Gov. Newsom Announces New Appointments to Higher Ed

Governor Gavin Newsom announced six new appointments to the state’s public university systems last week.

“These leaders from diverse backgrounds, walks of life and California regions bring a broad swath of expertise and experience to our world-class colleges and universities at a pivotal time for our state,” Newsom said. “I look forward to continuing our work in partnership with the state’s higher education leaders to expand access to more students, create debt-free pathways, eliminate equity gaps and increase opportunities for the next generation of leaders to achieve their dreams and build a brighter future for our state.”

The appointees are:

  • Elaine E. Batchlor, University of California Regents
  • Carmen Chu, University of California Regents
  • Ana Matosantos, University of California Regents
  • Mark Robinson, University of California Regents
  • Leslie Gilbert-Lurie, California State University Board of Trustees
  • Jose Antonio Vargas, California State University Board of Trustees

Batchlor has served as Chief Executive Officer at MLK Community Healthcare since 2012.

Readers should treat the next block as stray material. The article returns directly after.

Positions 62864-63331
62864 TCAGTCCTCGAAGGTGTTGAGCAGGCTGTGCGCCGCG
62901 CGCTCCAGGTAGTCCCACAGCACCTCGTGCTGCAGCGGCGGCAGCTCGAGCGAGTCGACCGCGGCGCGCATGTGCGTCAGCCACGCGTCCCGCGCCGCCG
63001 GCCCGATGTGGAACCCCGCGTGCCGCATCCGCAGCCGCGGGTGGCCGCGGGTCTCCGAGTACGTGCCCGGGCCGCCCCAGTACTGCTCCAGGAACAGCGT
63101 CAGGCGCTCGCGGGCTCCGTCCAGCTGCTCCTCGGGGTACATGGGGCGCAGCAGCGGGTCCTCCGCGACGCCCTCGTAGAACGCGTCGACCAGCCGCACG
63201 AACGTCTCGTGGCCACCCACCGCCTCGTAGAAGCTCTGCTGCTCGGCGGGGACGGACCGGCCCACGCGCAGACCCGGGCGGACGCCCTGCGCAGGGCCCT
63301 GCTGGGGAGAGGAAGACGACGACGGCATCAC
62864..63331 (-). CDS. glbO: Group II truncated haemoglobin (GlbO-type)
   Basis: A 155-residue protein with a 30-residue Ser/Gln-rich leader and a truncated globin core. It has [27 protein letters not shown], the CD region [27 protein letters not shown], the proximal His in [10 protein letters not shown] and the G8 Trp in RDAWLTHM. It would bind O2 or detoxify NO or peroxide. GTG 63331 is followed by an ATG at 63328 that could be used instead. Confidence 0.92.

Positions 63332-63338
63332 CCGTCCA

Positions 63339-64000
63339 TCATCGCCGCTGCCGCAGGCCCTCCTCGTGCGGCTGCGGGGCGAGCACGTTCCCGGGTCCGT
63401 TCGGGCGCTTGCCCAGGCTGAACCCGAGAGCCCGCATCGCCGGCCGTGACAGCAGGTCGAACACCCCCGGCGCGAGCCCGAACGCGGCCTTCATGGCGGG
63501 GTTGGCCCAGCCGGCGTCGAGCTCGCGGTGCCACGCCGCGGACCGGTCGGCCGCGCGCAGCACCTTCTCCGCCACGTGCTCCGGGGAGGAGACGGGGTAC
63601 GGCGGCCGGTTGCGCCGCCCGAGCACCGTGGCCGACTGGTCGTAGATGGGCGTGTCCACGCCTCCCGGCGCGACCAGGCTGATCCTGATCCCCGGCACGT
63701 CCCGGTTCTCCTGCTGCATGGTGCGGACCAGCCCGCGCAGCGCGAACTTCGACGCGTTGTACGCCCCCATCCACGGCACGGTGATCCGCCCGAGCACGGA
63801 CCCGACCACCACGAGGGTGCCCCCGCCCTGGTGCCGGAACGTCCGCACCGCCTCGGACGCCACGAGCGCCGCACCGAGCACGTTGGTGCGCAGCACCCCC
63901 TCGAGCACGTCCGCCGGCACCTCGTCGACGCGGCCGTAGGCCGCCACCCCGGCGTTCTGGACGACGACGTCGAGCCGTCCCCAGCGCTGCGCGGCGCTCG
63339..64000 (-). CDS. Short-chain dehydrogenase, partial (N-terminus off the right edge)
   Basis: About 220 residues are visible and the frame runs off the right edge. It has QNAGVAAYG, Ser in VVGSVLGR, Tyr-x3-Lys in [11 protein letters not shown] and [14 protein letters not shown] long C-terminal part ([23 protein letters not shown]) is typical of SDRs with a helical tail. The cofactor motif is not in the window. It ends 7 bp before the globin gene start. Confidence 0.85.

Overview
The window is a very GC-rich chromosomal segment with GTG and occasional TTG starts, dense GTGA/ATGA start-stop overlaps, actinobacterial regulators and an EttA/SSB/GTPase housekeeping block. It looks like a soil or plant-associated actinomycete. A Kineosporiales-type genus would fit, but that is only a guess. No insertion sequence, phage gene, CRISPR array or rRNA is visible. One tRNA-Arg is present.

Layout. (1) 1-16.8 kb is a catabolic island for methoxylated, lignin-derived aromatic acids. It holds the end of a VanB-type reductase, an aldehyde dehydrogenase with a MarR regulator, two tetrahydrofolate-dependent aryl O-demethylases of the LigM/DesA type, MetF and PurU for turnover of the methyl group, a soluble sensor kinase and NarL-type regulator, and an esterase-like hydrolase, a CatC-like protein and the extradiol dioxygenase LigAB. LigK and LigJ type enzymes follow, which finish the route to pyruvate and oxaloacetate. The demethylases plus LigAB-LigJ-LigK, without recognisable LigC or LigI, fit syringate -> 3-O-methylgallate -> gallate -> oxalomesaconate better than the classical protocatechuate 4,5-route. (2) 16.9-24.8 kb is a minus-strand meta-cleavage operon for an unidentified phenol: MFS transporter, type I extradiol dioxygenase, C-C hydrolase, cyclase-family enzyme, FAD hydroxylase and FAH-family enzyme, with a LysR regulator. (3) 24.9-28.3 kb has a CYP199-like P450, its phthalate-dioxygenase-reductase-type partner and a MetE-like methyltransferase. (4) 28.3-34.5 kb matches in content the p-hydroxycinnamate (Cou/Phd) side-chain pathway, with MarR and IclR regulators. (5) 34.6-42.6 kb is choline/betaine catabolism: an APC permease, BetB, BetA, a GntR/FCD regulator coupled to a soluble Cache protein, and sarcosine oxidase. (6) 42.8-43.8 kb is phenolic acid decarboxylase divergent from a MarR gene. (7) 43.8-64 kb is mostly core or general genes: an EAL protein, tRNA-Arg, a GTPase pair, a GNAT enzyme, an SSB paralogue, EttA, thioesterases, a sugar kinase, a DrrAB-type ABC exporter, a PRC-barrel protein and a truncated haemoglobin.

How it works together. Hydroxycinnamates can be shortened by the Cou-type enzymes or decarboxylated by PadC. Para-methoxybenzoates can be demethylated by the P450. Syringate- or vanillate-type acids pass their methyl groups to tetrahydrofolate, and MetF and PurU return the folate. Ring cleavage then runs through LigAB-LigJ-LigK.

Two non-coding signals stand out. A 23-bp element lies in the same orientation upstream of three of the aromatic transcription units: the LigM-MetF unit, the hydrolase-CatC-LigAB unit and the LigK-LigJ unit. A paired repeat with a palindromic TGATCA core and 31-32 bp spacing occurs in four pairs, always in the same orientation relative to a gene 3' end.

Chu currently serves as City Administrator of San Francisco. 

Matosantos is Newsom’s Cabinet Secretary.

Robinson is a member of the Council on Foreign Relations, the Board of the College of Letters and Sciences at the University of California, Berkeley, the Board of Trustees of the UC Berkeley Foundation and the Board of the Thacher School. 

Gilbert-Lurie is co-founder of the Board of Directors of the Alliance for Children’s Rights and a member of the International Board of Directors of Human Rights Watch.

Vargas, a founder and consultant at Define American, previously worked as a reporter for the Washington Post and as a Senior Contributing Editor at the Huffington Post.

Read more about each of the appointments here.  


Comments

K-12

Tuesday, September 27, 2022 - 02:40

The California Department of Education is dragging its feet on the release of Smarter Balanced test scores for the 2021-2022 academic year, which are expected to show setbacks in math and reading s